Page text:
A Collaboration with the University of Pittsburgh

Nebraska Supreme Court refuses to reconsider electric chair ban

[JURIST] The Nebraska Supreme Court [official website] Wednesday rejected a motion for rehearing [JURIST report] filed by state Attorney General Jon Bruning asking the court to reconsider its February ruling [PDF text; JURIST report] that execution by electric chair is "cruel and unusual" punishment and therefore prohibited by the Nebraska constitution [text]. Bruning said he would appeal the decision to the US Supreme Court [press release, PDF].

The February decision held that since unconsciousness and death are not instantaneous, many condemned prisoners will consciously suffer when electrocuted. The court's majority wrote that the ruling was based solely on state law, making the decision unlikely to be reviewed by the US Supreme Court. Last month, the Nebraska legislature rejected [JURIST report] a bill [LB 1063, PDF] that would have banned the death penalty altogether, replacing it with a sentence of life in prison without parole. Omaha's KETV has more.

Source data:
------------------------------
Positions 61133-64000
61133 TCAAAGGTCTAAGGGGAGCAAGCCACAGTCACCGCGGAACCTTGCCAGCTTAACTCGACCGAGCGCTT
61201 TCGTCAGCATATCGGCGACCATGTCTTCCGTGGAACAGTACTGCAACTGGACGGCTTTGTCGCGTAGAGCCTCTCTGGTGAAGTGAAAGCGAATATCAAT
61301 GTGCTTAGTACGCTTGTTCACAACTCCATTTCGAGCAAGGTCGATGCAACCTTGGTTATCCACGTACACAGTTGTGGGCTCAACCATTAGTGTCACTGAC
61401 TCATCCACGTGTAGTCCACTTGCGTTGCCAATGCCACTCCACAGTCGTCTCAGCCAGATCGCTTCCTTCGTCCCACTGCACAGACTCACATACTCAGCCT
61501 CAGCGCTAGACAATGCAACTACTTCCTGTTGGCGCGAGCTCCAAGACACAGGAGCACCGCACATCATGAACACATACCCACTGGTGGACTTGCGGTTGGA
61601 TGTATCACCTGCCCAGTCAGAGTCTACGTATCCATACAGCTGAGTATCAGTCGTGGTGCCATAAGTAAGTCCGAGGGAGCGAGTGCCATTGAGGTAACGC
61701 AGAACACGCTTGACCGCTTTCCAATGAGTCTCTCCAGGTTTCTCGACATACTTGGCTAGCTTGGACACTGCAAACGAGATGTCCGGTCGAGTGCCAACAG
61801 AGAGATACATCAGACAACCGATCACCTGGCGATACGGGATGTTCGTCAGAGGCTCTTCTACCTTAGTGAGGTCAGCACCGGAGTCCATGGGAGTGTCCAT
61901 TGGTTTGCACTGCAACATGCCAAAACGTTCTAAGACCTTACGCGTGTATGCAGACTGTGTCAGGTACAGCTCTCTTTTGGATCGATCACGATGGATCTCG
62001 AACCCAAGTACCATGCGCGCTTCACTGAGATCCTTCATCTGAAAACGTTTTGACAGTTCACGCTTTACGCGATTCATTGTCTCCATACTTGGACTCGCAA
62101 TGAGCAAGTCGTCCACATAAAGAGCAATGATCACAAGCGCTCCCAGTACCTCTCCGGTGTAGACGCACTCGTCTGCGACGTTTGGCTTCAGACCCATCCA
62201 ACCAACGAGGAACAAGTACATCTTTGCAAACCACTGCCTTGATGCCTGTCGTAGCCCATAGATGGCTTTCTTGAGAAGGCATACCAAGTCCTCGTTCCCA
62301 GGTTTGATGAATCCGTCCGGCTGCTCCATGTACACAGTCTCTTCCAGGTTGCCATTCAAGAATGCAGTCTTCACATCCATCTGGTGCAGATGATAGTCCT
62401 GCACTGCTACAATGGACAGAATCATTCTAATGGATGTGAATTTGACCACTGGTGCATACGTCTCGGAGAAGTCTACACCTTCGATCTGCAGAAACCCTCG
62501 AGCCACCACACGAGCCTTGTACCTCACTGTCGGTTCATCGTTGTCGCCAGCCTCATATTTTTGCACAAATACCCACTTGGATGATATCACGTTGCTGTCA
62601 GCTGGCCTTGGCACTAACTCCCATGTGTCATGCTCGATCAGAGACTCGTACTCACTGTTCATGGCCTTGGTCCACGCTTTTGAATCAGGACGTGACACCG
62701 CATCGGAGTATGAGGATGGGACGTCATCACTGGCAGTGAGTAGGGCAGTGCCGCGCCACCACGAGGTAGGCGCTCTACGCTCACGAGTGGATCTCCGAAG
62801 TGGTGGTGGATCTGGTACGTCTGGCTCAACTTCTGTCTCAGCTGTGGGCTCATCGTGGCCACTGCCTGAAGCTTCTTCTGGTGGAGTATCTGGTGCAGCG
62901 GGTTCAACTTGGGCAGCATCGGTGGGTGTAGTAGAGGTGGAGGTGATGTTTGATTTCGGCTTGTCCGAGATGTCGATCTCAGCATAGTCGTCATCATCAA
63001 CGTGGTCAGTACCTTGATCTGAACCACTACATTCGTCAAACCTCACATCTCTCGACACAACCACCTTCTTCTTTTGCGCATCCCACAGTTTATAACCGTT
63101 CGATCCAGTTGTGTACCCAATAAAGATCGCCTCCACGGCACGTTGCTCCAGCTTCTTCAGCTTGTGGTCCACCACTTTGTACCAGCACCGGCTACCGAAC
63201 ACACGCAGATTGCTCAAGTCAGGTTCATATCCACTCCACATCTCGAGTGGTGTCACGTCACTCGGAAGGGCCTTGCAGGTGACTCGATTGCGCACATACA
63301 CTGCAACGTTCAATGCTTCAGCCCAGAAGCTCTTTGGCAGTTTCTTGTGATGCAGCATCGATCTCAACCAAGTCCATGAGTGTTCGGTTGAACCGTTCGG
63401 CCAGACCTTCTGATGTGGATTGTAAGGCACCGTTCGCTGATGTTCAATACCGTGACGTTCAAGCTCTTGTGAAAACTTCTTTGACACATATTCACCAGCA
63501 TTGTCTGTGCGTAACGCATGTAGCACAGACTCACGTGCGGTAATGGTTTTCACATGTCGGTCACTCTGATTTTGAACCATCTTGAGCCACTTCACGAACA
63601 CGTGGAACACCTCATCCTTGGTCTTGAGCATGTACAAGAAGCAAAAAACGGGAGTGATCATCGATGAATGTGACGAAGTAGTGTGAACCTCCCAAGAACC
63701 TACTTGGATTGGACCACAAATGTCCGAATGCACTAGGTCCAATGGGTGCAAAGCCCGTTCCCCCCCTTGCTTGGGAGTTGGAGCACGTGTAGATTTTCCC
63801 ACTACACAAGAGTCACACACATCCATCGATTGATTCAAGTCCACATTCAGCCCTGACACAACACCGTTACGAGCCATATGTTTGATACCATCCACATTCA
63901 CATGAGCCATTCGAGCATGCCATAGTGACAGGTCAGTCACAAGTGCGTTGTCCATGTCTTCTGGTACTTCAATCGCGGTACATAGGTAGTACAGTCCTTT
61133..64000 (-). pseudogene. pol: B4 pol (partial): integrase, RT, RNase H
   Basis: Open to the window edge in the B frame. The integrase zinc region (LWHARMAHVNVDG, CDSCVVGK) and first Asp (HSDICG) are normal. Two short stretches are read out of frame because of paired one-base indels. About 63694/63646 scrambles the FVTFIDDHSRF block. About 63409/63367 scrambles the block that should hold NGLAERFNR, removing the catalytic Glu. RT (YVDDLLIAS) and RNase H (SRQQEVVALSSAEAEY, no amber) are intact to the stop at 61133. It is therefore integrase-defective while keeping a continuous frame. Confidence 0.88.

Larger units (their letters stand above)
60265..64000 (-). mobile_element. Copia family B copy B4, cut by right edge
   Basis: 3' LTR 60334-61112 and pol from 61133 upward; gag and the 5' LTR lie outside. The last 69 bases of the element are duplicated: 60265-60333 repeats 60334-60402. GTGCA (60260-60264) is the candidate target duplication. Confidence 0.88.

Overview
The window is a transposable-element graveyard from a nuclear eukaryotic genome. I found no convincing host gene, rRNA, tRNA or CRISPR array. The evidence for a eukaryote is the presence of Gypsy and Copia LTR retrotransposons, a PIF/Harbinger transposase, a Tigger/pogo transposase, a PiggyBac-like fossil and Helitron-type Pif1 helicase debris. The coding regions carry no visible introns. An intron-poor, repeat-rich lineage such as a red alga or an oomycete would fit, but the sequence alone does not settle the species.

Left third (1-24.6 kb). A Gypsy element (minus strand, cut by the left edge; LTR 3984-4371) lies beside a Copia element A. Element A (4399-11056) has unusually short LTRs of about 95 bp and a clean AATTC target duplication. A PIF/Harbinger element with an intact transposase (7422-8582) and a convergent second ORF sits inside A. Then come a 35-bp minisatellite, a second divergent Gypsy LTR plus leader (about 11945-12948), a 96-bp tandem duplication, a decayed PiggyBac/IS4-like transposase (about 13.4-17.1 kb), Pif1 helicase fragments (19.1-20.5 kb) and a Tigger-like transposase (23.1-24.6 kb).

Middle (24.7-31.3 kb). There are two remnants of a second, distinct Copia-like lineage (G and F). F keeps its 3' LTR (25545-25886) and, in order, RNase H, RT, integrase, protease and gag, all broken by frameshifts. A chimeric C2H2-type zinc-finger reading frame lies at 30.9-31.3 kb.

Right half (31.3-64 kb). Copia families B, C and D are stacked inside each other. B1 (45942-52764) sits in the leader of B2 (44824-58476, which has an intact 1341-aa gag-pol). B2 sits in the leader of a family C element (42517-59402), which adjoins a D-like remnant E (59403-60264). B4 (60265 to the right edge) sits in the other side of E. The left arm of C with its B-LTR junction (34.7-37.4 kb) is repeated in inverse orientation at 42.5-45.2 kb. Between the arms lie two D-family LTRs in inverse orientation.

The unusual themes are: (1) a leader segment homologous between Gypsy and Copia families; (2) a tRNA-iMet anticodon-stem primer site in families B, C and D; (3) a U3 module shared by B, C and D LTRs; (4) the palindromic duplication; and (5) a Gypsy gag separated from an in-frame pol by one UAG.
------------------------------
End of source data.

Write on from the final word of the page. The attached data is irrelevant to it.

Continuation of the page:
About Paper Chase

Paper Chase is JURIST's real-time legal news service, powered by a team of 30 law student reporters and editors led by law professor Bernard Hibbitts at the University of Pittsburgh School of Law. As an educational service, Paper Chase is dedicated to presenting important legal news and materials rapidly, objectively and intelligibly in an accessible format.

© Copyright JURIST Legal News and Research Services, Inc., 2013.